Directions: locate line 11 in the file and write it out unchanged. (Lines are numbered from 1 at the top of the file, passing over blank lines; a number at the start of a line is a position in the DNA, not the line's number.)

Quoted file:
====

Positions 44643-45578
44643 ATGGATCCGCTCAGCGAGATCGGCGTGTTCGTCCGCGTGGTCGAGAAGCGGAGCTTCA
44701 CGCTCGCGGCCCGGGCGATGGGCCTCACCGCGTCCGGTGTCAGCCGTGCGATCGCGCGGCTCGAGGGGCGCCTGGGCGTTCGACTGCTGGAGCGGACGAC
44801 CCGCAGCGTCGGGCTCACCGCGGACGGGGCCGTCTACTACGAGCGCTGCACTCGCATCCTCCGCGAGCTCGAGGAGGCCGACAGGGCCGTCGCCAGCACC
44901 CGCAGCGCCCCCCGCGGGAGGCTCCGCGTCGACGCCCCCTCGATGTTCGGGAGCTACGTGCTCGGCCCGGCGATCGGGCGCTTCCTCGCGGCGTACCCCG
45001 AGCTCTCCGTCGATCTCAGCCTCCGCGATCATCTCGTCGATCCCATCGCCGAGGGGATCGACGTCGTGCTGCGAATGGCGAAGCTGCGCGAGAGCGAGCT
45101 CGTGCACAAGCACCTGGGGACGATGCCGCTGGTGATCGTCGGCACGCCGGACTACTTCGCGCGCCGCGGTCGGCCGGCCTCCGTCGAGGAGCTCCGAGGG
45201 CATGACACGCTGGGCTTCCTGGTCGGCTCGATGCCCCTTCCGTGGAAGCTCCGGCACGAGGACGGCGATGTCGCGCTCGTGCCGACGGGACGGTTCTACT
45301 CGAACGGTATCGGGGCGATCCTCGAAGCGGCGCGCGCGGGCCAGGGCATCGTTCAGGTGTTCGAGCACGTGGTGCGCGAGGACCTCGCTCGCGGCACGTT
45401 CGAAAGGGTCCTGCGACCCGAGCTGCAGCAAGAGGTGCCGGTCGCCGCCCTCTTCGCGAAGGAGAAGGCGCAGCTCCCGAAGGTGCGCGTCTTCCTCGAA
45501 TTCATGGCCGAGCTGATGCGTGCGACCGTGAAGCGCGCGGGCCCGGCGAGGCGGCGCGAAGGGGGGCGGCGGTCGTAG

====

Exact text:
45501 TTCATGGCCGAGCTGATGCGTGCGACCGTGAAGCGCGCGGGCCCGGCGAGGCGGCGCGAAGGGGGGCGGCGGTCGTAG